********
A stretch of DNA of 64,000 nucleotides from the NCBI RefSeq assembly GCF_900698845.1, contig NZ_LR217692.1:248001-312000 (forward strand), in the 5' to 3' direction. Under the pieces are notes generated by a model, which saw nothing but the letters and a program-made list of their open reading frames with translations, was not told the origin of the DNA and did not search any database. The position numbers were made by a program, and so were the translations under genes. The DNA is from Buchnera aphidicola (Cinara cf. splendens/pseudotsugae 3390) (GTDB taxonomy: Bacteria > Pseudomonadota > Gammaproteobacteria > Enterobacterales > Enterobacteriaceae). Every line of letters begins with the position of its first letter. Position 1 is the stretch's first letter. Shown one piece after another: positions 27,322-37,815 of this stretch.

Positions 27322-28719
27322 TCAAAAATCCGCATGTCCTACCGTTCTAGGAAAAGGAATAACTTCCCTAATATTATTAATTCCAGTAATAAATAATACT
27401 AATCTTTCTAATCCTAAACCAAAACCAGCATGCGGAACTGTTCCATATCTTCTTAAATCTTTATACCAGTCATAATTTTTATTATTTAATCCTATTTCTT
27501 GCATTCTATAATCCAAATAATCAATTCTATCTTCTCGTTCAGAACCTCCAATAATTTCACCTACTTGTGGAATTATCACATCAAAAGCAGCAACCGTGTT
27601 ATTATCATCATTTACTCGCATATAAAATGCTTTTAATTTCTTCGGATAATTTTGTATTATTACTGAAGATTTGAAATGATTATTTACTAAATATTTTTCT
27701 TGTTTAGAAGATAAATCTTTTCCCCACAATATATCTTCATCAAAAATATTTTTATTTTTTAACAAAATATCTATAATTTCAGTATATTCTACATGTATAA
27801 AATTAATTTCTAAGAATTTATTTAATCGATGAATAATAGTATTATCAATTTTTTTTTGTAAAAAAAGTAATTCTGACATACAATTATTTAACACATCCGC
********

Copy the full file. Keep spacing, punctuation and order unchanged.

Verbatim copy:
A stretch of DNA of 64,000 nucleotides from the NCBI RefSeq assembly GCF_900698845.1, contig NZ_LR217692.1:248001-312000 (forward strand), in the 5' to 3' direction. Under the pieces are notes generated by a model, which saw nothing but the letters and a program-made list of their open reading frames with translations, was not told the origin of the DNA and did not search any database. The position numbers were made by a program, and so were the translations under genes. The DNA is from Buchnera aphidicola (Cinara cf. splendens/pseudotsugae 3390) (GTDB taxonomy: Bacteria > Pseudomonadota > Gammaproteobacteria > Enterobacterales > Enterobacteriaceae). Every line of letters begins with the position of its first letter. Position 1 is the stretch's first letter. Shown one piece after another: positions 27,322-37,815 of this stretch.

Positions 27322-28719
27322 TCAAAAATCCGCATGTCCTACCGTTCTAGGAAAAGGAATAACTTCCCTAATATTATTAATTCCAGTAATAAATAATACT
27401 AATCTTTCTAATCCTAAACCAAAACCAGCATGCGGAACTGTTCCATATCTTCTTAAATCTTTATACCAGTCATAATTTTTATTATTTAATCCTATTTCTT
27501 GCATTCTATAATCCAAATAATCAATTCTATCTTCTCGTTCAGAACCTCCAATAATTTCACCTACTTGTGGAATTATCACATCAAAAGCAGCAACCGTGTT
27601 ATTATCATCATTTACTCGCATATAAAATGCTTTTAATTTCTTCGGATAATTTTGTATTATTACTGAAGATTTGAAATGATTATTTACTAAATATTTTTCT
27701 TGTTTAGAAGATAAATCTTTTCCCCACAATATATCTTCATCAAAAATATTTTTATTTTTTAACAAAATATCTATAATTTCAGTATATTCTACATGTATAA
27801 AATTAATTTCTAAGAATTTATTTAATCGATGAATAATAGTATTATCAATTTTTTTTTGTAAAAAAAGTAATTCTGACATACAATTATTTAACACATCCGC